Christmas Greetings from Fort Lee

Source: Media release, office of Congresswoman Aumua Amata

Washington, D.C. — Congresswoman Aumua Amata was pleased to greet soldiers from American Samoa and spend time with them at Fort Lee, Virginia, along with touring Fort Lee and the U.S. Army Women’s Museum, observing training in action and being briefed on Fort Lee’s operations.

The soldiers are stationed at Fort Lee for their Advanced Individual Training (AIT) and will not be able to return home for the holidays.

Greetings from Fort Lee

“It was a great pleasure to greet our soldiers from American Samoa on behalf of everyone back home, and wish them merry Christmas,” said Aumua Amata. “They sent warm Christmas wishes back to everyone. I was able to take a few moments to tell them we’re all very proud of them, and thinking of them in their training, and at this time of year.”

Lunch at Fort Lee

In YouTube clips with Amata, the troops wish people in American Samoa a Merry Christmas and sends greetings.

Greeting the soldiers

American Samoa has the highest enlistment rate in the U.S. Army of any state or territory, and these soldiers are just getting started in their journey that continues that proud tradition of uniformed service.

Congresswoman Amata told the troops, “Let me just take a minute to tell you this: You are doing important work here. It’s worth it – the training, the early mornings, and all the effort.

“For the rest of your lives, you will say with pride that you served. You’re soldiers.

I’ve seen what that means for many years. I saw it in my father, and in many others. Strength. Confidence. Leadership. Integrity. You’re serving your country, but you’re also learning to live great lives,” she said.

Touring Fort Lee during training

Fort Lee is an Army garrison and training installation, home to 27,000 at a time, that welcomes 70,000 through its classrooms yearly. The Fort consists of the Combined Arms Support Command, along with the Army Logistics University, the U.S. Army Ordnance School, the U.S. Army Quartermaster School and the U.S. Army Transportation School. Fort Lee, established in 1917 as Camp Lee because of World War I, celebrated its Centennial this year.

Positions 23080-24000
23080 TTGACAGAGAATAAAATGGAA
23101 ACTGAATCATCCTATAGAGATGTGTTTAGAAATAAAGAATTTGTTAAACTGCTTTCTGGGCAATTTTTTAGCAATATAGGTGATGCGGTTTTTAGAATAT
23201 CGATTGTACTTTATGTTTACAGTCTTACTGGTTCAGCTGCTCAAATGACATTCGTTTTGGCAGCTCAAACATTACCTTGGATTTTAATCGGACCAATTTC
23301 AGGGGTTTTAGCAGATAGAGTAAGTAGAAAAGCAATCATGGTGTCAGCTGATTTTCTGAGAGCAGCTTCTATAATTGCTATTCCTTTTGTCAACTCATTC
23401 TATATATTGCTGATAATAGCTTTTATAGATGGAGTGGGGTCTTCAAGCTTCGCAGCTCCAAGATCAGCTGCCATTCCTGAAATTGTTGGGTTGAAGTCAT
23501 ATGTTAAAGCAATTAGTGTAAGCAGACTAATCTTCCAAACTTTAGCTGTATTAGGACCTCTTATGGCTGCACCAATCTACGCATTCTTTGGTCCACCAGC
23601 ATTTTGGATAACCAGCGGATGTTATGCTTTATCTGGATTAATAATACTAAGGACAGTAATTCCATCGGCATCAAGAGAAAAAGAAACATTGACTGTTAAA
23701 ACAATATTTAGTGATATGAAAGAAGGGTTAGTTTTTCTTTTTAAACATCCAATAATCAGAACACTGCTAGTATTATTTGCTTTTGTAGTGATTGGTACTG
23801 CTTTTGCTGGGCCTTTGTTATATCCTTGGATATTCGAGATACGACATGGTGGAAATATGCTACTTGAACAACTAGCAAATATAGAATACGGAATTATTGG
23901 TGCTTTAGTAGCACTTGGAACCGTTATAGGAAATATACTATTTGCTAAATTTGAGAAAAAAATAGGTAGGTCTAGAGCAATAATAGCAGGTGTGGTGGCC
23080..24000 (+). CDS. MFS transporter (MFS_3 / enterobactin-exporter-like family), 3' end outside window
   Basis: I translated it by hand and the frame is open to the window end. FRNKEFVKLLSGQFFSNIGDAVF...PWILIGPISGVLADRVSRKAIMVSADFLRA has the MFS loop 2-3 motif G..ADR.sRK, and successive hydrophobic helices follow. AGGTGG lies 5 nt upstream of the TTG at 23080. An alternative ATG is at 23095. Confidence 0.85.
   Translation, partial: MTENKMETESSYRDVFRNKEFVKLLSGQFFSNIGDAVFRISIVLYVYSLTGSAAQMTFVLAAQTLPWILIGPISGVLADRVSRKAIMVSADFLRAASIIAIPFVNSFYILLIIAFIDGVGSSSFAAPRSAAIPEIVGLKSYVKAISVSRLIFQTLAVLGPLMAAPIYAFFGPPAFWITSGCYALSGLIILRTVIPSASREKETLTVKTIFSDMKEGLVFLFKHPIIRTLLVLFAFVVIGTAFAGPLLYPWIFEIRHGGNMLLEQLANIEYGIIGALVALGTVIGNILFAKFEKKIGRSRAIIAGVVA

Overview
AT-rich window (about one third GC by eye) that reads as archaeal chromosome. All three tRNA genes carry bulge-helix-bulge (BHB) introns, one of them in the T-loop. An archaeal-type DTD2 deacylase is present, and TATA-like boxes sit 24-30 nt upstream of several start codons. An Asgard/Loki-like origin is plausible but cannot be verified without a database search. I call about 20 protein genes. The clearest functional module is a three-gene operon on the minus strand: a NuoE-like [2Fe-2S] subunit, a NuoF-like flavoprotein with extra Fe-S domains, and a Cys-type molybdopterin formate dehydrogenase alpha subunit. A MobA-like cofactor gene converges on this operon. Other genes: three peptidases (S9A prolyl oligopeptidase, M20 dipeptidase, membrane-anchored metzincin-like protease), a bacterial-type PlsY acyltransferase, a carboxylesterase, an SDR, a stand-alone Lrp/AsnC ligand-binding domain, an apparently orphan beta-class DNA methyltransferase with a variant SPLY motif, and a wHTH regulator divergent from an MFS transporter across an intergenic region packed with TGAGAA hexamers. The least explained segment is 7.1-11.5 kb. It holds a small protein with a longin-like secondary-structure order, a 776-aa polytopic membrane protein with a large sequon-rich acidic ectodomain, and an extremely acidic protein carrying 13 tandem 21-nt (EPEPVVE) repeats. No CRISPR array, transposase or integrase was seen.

Amata visited the display at the Army Women’s Museum, which honors the heroic memory of Sgt. Tina Time, who was the first woman from American Samoa to die in the Iraq war. She was killed on Dec. 13, 2004.

The U.S. Army Women’s Museum preserves and shares the history of contributions of women since the American Revolutionary War. Established in 1955, the museum is an educational institution for all ages, with artifacts and archives.


Taliu, Tiana – Ili’ili

Maiava, Iva – Tafuna (Petesa)

Miller, Crystal – Futiga

Mageo, Gloria – Pago Pago

Alei, David – Aua

Tauili’ili, Joseph – Tafuna & Pava’ia’i

Mulitalo, Pauline – Faleniu

Tuiuli, Magali’I – Taputimu

Lalau, Apelu – Pago Pago

Johnson, Taale – Pago Pago

Maloata, Joseph – Pago Pago & Malaeloa

Ali’ileleimatumua Mata’u – Fagasa

Vaovasa, Selaina – Faga’alu

Teofilo, Letriona – Fatumafuti & Aasu

Filiva’a, Feiloaiga – Nu’uuli

Tefilo, Regina – Tafuna & Faganeanea

Pene, Scottie – Pago Pago

Lauoi Mageo Sotoa Tuivaiti – Pago Pago

Tafua Faletolu -

Leimara Nonu


Tavai, Lauolivemara – Gataivai

Alaimalo, Lloyd -

Pase, Valentino - Nuuuli


and Charles Laumatia - Aua


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